Once Board staff have retrieved the FOMC minutes from the publication system, the Program for Security of FOMC Information requires that FOMC information, including the minutes, be handled at least as securely as material classified by the Board as Restricted-Controlled FR. For Restricted-Controlled FR digital information, relevant provisions of the Board's Information Classification and Handling Standard 6 require that (1) access be limited to specific Federal Reserve staff who are authorized and have an official business purpose to access the information and (2) any e-mail transmissions that contain the information include indicators in the message body noting that either the message or the message and any attachments are Restricted-Controlled FR. Further, the Information Classification and Handling Standard states that providing Restricted-Controlled FR information to unauthorized individuals could result in the risk of serious monetary loss or a serious negative effect on the Board's ability to perform its mission.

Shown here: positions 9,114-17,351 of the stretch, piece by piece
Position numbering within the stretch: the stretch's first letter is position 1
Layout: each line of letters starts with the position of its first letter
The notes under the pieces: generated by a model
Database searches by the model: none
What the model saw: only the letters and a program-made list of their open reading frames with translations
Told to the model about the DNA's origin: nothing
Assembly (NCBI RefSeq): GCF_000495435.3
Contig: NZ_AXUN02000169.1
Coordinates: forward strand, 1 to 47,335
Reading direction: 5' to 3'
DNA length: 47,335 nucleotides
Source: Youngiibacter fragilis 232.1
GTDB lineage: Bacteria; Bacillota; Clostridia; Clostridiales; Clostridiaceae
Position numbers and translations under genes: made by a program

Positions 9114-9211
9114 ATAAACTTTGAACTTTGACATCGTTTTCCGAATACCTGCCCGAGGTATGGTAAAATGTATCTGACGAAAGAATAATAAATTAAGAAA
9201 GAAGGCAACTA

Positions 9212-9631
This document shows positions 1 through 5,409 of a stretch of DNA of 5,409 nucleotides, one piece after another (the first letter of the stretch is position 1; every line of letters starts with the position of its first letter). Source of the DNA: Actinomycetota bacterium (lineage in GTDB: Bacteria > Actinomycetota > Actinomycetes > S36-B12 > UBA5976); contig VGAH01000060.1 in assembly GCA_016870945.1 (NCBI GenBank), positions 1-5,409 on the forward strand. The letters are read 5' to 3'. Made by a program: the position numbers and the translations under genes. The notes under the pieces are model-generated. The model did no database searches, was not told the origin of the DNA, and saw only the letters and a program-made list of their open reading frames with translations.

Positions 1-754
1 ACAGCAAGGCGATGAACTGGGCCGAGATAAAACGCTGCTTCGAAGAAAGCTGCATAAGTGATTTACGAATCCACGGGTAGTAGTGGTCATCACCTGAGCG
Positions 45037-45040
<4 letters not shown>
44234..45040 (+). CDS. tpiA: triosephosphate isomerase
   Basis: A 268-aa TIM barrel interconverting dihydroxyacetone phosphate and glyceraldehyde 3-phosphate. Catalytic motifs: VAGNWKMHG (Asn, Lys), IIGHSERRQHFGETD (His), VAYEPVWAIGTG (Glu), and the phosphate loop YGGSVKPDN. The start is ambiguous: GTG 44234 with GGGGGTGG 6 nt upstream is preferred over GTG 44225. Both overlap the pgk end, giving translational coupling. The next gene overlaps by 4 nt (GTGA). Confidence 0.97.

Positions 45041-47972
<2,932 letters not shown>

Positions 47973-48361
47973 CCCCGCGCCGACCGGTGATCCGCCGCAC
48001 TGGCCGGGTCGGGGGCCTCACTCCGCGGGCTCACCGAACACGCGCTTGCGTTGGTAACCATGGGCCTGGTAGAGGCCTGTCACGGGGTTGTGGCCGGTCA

During the three-week period following an FOMC meeting, the minutes are drafted, edited, and approved before being released to the public.7 During the first week, officers in Monetary Affairs and the FOMC Chairman review the draft of the minutes prepared by Board staff. During the second week, the minutes are circulated for comment among FOMC meeting participants. During the third week, the final version of the FOMC minutes is provided to the FOMC members for approval. After the minutes are approved, FOMC Secretariat staff prepare and load the minutes into the publication system.